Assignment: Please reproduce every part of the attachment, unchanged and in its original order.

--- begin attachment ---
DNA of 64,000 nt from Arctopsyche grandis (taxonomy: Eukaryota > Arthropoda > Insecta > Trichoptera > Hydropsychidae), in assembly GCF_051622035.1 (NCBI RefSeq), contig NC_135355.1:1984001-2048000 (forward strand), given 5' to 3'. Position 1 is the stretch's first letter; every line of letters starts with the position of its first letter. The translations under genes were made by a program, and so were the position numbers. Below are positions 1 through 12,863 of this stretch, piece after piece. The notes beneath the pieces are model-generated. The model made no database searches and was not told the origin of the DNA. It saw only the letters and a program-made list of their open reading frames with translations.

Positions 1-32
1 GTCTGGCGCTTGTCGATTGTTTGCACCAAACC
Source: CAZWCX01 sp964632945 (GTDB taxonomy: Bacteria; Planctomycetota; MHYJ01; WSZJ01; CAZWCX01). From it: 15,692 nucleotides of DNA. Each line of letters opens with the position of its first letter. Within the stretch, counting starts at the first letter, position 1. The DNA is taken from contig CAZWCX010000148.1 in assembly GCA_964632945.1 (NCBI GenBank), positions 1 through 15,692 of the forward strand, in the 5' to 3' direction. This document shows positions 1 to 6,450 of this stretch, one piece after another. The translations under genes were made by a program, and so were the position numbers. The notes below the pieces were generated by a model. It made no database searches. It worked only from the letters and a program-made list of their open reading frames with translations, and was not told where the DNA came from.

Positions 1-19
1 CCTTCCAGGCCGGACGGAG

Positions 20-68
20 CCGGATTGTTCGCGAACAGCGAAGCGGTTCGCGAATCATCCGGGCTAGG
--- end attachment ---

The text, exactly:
DNA of 64,000 nt from Arctopsyche grandis (taxonomy: Eukaryota > Arthropoda > Insecta > Trichoptera > Hydropsychidae), in assembly GCF_051622035.1 (NCBI RefSeq), contig NC_135355.1:1984001-2048000 (forward strand), given 5' to 3'. Position 1 is the stretch's first letter; every line of letters starts with the position of its first letter. The translations under genes were made by a program, and so were the position numbers. Below are positions 1 through 12,863 of this stretch, piece after piece. The notes beneath the pieces are model-generated. The model made no database searches and was not told the origin of the DNA. It saw only the letters and a program-made list of their open reading frames with translations.

Positions 1-32
1 GTCTGGCGCTTGTCGATTGTTTGCACCAAACC
Source: CAZWCX01 sp964632945 (GTDB taxonomy: Bacteria; Planctomycetota; MHYJ01; WSZJ01; CAZWCX01). From it: 15,692 nucleotides of DNA. Each line of letters opens with the position of its first letter. Within the stretch, counting starts at the first letter, position 1. The DNA is taken from contig CAZWCX010000148.1 in assembly GCA_964632945.1 (NCBI GenBank), positions 1 through 15,692 of the forward strand, in the 5' to 3' direction. This document shows positions 1 to 6,450 of this stretch, one piece after another. The translations under genes were made by a program, and so were the position numbers. The notes below the pieces were generated by a model. It made no database searches. It worked only from the letters and a program-made list of their open reading frames with translations, and was not told where the DNA came from.

Positions 1-19
1 CCTTCCAGGCCGGACGGAG

Positions 20-68
20 CCGGATTGTTCGCGAACAGCGAAGCGGTTCGCGAATCATCCGGGCTAGG